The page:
Key Battles of the Somme campaign, 1914-1918 Unit 9.6

Ahmed Almohammed
Flowchart by , created about 2 years ago

Loading...

7
0
0
Tags
Ahmed Almohammed
Created by Ahmed Almohammed about 2 years ago
American Independence | Vocabulary Words
Selam H
The Constitution and Bill of Rights
Niat Habtemariam
Creating the Constitution
Selam H
Geography Coasts Questions
becky_e
Comparative Studies 2016: The Plough and The Stars, Foster, The King's Speech
Lorenzo Battilocchi
Levels of U.S. Government
Selam H
The Industrial Revolution
Selam H
7th Grade Global History Pre-Assessment
Selam H
Indentured Servants Vs. Slaves
Selam H
Enlightenment Thinkers
Enya Smileys

Flowchart nodes

  • October 1914Battle of Ypres (first)
  • April 1915Battle of Ypres (Second)
  • May 1915Battle of Festubert
  • February to August 1916Battle of Verdun
  • July to November 1916Battle of the Somme : The allies launched a massive bombardment which aimed to weaken the German trenches and allow the troops to capture the territory. However, this plan failed because the German Trenches withstood heavy bombardment, and also because the allied bombardment stopped early.
  • July 1916Battle of the Fromelles: Despite the initial capture of about 1000m of territory, the battle was not a success. Although the Australians managed to damage a section of the enemy trenches during the bombardment, the lines were not destroyed, which resulted in the death of many allies.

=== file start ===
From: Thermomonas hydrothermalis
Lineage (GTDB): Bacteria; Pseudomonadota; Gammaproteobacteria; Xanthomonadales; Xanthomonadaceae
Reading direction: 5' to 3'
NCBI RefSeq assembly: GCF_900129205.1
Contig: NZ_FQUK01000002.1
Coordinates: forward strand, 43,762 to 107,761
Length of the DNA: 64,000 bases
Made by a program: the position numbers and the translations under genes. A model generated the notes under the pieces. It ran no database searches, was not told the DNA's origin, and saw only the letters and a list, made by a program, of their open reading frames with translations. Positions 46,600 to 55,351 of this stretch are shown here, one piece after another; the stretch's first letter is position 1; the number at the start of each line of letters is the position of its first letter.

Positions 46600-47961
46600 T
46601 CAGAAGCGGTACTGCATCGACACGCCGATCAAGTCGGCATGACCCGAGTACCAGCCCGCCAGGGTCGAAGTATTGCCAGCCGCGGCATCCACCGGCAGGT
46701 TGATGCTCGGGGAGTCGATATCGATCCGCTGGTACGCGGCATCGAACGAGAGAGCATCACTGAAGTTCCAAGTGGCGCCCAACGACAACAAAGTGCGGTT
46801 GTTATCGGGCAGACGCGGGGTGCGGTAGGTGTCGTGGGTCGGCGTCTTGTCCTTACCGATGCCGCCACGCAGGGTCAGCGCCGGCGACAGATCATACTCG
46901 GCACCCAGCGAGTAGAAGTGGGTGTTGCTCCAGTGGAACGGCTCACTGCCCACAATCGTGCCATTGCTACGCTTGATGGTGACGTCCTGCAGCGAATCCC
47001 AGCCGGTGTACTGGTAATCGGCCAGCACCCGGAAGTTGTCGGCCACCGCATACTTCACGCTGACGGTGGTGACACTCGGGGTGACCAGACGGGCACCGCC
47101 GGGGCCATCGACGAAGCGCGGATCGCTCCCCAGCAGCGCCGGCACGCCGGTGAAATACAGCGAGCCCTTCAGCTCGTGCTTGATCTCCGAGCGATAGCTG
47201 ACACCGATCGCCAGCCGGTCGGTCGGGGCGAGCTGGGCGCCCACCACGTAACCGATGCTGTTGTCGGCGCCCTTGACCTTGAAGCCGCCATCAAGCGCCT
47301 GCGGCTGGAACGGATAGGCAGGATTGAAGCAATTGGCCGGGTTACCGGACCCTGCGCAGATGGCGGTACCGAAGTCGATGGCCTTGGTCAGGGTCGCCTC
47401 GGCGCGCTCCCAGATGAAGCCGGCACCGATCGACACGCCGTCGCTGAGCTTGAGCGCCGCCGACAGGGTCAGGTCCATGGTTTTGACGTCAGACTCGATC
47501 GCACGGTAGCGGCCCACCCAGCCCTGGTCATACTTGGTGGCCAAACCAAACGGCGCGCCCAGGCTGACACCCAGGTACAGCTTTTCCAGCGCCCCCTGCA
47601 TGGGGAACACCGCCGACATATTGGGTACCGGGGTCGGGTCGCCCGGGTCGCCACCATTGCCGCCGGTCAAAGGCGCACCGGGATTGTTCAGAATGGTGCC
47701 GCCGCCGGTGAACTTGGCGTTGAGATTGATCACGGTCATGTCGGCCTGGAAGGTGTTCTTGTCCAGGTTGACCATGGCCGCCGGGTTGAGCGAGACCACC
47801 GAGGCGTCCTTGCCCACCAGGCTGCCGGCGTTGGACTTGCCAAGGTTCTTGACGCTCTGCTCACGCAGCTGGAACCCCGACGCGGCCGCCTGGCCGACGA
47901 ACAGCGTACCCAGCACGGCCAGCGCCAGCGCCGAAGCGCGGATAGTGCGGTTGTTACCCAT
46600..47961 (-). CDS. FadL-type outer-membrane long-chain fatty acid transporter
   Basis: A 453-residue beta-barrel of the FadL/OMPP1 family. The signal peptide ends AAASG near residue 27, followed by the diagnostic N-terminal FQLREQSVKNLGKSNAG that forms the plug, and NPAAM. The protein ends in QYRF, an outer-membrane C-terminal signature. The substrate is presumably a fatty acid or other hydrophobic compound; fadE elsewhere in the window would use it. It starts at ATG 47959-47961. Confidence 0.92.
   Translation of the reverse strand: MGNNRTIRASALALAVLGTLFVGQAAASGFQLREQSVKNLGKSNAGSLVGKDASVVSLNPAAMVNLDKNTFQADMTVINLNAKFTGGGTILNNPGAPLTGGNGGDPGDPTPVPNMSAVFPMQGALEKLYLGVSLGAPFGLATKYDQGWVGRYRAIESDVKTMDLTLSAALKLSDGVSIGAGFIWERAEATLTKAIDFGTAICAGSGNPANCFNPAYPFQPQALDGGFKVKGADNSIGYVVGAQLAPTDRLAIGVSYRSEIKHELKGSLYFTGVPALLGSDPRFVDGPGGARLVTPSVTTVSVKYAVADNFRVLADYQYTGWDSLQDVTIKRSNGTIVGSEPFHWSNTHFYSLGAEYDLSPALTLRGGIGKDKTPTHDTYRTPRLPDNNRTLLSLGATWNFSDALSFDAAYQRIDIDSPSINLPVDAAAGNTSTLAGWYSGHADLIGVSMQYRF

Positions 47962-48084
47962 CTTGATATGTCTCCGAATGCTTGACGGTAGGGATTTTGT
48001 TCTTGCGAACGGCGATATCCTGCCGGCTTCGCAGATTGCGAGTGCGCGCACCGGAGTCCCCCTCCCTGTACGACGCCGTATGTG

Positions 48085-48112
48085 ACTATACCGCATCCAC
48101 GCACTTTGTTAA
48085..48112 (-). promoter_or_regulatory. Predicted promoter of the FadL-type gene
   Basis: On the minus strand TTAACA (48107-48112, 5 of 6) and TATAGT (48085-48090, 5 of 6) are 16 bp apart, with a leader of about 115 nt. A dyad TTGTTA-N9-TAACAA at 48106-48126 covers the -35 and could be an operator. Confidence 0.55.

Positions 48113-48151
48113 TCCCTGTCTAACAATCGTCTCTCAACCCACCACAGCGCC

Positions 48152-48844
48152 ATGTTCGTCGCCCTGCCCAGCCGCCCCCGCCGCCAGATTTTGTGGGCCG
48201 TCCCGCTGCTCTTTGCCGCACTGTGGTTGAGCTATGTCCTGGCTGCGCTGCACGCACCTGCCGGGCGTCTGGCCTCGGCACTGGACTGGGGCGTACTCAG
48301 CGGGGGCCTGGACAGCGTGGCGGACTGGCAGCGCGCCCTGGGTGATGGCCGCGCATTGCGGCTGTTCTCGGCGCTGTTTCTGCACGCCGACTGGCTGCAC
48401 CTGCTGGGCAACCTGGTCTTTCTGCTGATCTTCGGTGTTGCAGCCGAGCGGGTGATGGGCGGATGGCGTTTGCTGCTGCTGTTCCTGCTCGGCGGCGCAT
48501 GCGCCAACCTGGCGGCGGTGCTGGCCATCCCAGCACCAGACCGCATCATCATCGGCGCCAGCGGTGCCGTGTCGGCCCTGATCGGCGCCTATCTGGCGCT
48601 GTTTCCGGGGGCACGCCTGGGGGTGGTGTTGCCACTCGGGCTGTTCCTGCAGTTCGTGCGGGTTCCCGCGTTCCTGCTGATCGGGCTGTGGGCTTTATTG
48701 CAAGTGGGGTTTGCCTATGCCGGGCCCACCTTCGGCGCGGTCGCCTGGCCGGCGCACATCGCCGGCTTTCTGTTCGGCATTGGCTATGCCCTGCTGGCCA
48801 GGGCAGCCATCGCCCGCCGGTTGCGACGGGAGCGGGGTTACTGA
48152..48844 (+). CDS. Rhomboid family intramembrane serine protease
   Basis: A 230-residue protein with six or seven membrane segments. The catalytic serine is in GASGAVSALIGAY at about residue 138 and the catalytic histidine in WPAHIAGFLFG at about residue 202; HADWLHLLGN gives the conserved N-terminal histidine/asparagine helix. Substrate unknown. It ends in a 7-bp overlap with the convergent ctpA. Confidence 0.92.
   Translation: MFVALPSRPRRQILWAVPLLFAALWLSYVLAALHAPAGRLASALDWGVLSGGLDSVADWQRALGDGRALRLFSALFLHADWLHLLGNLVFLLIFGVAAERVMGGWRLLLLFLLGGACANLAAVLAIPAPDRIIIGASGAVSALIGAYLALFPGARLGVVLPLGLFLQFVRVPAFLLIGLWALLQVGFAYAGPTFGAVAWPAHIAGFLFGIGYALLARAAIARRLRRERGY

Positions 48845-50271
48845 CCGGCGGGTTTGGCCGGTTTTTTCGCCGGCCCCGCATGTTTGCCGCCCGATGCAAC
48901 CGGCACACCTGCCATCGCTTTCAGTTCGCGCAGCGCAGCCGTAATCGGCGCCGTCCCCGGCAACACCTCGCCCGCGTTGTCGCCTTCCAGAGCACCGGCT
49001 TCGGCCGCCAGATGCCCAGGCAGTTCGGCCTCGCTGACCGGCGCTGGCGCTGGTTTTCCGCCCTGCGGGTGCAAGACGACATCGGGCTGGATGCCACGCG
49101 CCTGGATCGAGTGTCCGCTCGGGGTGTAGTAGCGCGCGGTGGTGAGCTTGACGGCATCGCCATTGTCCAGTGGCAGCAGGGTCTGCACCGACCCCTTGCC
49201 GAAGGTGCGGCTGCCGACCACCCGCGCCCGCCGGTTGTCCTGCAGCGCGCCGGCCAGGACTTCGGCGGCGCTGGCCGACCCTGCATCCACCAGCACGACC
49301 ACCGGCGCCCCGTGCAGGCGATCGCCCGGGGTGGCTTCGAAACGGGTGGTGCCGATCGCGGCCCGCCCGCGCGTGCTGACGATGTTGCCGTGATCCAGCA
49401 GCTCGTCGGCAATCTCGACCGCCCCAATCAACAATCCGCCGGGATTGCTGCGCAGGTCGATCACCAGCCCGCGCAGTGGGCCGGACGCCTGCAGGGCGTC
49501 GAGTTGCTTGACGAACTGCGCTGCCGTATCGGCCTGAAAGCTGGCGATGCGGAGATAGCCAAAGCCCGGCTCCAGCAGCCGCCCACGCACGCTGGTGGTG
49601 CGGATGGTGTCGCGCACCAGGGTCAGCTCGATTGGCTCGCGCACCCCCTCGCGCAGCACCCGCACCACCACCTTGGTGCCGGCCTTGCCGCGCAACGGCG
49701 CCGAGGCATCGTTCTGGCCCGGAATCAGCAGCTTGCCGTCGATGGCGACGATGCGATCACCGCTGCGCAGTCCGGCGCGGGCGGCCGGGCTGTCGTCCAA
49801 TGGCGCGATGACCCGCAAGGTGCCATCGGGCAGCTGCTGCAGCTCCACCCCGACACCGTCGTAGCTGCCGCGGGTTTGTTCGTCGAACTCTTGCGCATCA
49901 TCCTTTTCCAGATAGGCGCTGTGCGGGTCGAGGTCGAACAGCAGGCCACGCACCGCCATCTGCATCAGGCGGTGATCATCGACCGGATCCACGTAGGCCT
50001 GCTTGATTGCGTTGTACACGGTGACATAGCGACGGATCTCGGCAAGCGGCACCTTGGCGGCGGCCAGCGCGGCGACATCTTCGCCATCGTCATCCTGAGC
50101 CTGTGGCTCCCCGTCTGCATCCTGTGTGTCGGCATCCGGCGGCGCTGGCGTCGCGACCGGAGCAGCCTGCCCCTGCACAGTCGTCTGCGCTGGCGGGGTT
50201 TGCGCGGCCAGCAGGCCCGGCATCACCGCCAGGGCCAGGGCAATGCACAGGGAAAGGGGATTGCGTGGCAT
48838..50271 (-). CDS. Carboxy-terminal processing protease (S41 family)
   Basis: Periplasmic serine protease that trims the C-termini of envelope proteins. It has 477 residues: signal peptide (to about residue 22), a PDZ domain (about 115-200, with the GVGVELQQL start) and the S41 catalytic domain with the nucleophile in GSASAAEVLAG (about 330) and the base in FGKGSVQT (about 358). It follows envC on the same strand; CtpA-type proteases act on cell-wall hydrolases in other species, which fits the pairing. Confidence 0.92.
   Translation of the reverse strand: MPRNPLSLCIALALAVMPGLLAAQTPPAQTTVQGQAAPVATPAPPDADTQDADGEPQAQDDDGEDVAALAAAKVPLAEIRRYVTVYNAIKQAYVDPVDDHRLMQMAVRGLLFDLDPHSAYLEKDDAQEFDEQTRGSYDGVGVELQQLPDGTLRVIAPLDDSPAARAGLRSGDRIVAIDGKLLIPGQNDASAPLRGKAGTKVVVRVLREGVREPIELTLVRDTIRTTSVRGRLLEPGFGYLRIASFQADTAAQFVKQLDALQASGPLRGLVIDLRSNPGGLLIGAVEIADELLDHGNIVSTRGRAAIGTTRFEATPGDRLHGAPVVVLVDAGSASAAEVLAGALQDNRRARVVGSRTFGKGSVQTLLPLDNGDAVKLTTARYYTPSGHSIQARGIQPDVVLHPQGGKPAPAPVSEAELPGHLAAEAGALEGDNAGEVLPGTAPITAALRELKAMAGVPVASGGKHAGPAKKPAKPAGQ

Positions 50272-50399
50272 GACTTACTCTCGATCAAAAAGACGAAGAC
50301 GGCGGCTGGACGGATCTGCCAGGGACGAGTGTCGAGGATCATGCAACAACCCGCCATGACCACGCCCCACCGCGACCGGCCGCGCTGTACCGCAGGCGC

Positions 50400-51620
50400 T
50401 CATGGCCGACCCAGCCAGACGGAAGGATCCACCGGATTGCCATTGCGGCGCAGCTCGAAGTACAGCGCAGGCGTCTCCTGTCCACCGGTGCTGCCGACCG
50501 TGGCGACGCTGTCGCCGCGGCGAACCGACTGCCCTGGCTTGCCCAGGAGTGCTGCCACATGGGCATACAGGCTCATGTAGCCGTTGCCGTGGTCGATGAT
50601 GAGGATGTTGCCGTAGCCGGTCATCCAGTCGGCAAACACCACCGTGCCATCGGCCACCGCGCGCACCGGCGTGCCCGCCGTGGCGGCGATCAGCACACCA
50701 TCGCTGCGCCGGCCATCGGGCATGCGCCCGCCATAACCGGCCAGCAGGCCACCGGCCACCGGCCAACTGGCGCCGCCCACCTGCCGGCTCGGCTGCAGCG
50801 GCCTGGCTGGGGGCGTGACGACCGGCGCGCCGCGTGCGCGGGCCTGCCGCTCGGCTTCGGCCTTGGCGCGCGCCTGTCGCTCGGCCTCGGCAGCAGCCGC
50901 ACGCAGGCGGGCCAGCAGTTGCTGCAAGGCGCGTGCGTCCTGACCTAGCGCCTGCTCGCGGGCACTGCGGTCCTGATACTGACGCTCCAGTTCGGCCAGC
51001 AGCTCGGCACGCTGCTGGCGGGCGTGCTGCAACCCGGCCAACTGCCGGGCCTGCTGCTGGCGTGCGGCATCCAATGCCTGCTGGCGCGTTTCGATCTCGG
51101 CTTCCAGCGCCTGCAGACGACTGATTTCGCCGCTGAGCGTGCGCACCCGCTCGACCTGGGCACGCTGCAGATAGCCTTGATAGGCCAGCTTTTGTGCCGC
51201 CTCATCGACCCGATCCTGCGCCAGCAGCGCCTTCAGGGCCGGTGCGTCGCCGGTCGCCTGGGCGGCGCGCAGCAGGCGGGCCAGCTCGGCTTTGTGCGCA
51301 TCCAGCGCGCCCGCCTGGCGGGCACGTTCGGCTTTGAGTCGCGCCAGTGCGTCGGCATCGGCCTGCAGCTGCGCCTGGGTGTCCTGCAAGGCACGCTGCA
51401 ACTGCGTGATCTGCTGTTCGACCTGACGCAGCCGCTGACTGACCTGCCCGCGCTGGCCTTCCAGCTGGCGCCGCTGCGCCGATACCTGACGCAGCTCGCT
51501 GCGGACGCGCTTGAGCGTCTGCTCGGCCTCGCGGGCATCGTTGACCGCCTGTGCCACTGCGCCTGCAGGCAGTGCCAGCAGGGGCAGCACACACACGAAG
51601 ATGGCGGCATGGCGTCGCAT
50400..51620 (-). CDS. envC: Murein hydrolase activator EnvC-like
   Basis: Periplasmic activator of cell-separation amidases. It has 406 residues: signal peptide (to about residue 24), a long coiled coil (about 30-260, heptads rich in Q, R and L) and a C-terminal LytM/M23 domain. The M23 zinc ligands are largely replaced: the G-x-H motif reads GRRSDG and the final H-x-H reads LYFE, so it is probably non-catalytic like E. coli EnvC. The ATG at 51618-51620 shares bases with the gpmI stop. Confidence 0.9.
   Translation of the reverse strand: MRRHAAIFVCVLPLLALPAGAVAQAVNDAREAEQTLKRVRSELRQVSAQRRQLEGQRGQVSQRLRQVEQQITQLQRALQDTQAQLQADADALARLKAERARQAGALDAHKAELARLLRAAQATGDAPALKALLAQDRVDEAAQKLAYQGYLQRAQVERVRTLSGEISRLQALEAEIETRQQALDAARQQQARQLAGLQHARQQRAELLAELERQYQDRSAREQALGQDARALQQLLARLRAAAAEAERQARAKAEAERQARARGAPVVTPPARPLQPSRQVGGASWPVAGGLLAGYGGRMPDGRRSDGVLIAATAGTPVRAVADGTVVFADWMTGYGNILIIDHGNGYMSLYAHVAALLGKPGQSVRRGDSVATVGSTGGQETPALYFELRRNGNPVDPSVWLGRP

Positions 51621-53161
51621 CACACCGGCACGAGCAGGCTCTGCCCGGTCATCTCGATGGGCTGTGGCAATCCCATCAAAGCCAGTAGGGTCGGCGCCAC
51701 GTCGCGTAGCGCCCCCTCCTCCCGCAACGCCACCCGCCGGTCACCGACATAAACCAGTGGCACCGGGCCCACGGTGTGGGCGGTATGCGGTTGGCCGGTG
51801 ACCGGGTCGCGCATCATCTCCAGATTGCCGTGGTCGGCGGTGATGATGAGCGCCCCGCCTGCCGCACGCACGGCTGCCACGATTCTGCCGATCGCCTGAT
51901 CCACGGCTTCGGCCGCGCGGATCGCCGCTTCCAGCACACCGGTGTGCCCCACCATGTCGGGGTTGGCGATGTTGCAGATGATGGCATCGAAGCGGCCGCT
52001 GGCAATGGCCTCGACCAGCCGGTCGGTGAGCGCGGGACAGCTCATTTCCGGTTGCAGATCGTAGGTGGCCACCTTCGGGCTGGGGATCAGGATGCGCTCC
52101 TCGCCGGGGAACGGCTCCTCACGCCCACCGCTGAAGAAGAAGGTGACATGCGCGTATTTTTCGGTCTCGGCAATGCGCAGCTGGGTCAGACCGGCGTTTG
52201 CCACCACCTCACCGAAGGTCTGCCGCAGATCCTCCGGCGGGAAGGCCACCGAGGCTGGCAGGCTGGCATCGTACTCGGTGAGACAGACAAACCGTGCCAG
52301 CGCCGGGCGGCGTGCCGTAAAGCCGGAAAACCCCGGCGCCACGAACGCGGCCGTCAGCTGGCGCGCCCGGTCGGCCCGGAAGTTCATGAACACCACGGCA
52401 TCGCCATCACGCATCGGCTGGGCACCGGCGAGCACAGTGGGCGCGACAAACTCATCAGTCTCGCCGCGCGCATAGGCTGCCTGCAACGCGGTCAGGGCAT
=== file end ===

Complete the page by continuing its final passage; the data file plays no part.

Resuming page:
• July to September 1916Battle of Pozieres: The allies bombarded the town and then used gas to attack the Germans there. Later, after the bombardment, the Australians charged themselves to the enemy, capturing the town within 24 hours. in retaliation, the Germans started to bombard the town, which then was interpreted by the Australians and responded by increasing their bombardment. The Germans tried several attempts to capture the town, but ended up unsuccessful.
  • July 1917Battle of Ypres (Third)
  • July 1918Battle of Hamel: The Australians began the attack on 4 July with the element of surprise. The artillery did their work by destroying their supply lines, and offering cover for the infantry troops from enemy fire. They were also aided by the smoke and dust that was created by the artillery. Planes were used for communicating and investigating, as they had identical maps compared to those with the commanders on land.Fighting continued for the next two days.
  • August 1918Battle of Amiens